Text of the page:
Liver allocation in ET is based on the leading principle that priority on the waiting list is primarily based on the clinical severity of the patient waiting for a donor organ, estimated by the mortality risk. The MELD score has been developed for adult patients. This scoring system stratifies recipients by their disease severity according to a 3‐month probability of death on the waiting list. A high MELD score indicates severe illness. It has been appreciated that the MELD score has drawbacks for assigning priority to pediatric patients. To overcome this, children under the age of 18 years are assigned a pediatric MELD score. Patients listed below 12 years and patients between 12 and 18 years are assigned an initial MELD of 28 or 22, respectively. At every 90‐day period this score is then upgraded by 10% for patients listed below 12 years and 15% for patients between 12 and 18 years. In addition, when the country and disease‐specific criteria are met, a so‐called Standard Exception is granted, and the patient is awarded with exceptional MELD points. The overall ranking is largely determined by the patient's highest total MELD score being either the (national) exceptional MELD points, pediatric MELD score, or lab‐MELD score.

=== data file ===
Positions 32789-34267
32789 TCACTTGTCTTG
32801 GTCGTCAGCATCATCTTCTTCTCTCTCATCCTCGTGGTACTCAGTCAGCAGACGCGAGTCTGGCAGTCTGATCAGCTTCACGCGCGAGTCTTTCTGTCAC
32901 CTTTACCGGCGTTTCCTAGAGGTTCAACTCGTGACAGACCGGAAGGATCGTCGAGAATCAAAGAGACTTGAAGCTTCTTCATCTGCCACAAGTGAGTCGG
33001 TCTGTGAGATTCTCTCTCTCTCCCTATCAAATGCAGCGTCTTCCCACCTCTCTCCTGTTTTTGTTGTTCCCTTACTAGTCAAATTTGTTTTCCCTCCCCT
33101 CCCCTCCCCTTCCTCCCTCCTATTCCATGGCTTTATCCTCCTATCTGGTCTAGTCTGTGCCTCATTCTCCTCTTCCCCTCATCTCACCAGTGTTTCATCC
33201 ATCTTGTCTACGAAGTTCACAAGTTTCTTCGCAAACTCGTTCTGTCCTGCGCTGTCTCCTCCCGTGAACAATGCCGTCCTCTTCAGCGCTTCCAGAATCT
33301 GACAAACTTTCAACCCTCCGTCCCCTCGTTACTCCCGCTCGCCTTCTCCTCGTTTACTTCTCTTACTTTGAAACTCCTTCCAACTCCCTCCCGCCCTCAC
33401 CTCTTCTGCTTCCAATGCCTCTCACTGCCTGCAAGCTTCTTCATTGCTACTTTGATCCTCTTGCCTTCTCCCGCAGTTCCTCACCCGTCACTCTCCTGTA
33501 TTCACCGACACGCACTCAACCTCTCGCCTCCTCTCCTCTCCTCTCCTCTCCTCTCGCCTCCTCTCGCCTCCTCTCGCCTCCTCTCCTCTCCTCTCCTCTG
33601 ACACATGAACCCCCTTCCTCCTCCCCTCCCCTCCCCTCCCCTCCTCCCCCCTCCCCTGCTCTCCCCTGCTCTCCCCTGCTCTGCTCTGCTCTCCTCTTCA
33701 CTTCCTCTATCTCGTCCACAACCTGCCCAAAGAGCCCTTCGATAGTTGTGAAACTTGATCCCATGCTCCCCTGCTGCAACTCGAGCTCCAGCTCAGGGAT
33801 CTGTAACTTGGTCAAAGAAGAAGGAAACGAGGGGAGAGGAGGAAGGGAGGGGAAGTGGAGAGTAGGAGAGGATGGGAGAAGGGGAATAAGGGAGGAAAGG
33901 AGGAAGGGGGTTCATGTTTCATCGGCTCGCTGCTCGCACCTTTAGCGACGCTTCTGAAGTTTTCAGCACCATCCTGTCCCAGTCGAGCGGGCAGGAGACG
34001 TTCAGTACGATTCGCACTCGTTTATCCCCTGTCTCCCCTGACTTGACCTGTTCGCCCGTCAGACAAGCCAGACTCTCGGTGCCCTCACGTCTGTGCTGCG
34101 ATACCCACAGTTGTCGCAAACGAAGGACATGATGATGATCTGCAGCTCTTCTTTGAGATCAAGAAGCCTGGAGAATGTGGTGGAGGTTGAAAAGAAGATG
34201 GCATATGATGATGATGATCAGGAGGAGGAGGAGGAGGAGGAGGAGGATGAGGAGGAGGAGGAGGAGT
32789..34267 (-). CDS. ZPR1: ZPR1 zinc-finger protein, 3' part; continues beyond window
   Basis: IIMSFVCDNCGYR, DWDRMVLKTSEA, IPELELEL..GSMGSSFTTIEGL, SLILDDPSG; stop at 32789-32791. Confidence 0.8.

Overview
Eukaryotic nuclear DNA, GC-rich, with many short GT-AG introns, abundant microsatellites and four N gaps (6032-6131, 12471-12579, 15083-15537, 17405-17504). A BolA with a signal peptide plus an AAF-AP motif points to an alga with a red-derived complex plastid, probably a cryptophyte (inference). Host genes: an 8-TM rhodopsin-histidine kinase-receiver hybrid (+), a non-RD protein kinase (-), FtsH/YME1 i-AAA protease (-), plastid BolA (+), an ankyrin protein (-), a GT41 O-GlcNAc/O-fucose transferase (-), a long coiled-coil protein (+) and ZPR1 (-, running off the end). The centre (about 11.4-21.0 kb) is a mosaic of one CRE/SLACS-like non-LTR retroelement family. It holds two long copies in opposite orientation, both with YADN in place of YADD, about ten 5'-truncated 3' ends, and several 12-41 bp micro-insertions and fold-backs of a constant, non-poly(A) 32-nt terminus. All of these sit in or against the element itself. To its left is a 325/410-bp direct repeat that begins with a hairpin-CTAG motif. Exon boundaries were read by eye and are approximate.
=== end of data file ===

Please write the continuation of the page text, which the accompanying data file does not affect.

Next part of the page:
All anonymized registry data were made available by ET. The database included the following characteristics, which were determined at the moment of listing: sex, blood group, age at listing, primary diagnosis, and lab‐MELD score at listing. Additional variables provided by ET were whether the patient had been placed on the waiting list prior to, or after the implementation of the new allocation rule, waitlist outcome, and waitlist duration. The latter was related to time to waitlist mortality or time to transplantation. The variables “age at listing” and “lab‐MELD score at listing” were categorized into three groups, in agreement with the earlier reported analysis on waitlist mortality. Age at listing was categorized into 0–6 months, 6–12 months, and 12–24 months. Lab‐MELD score at listing was categorized into <15 points, 15–20 points, and >20 points. Only cases with complete data (age at listing and lab‐MELD score at listing) were used for the time‐to‐event analysis.
Continuous variables were expressed as median and interquartile range. Categorical variables were expressed as number and percentage. The differences between groups were compared using the Mann–Whitney U test for continuous variables and Pearson's chi‐square test for categorical variables, respectively. Differences were considered statistically significant at p < 0.05.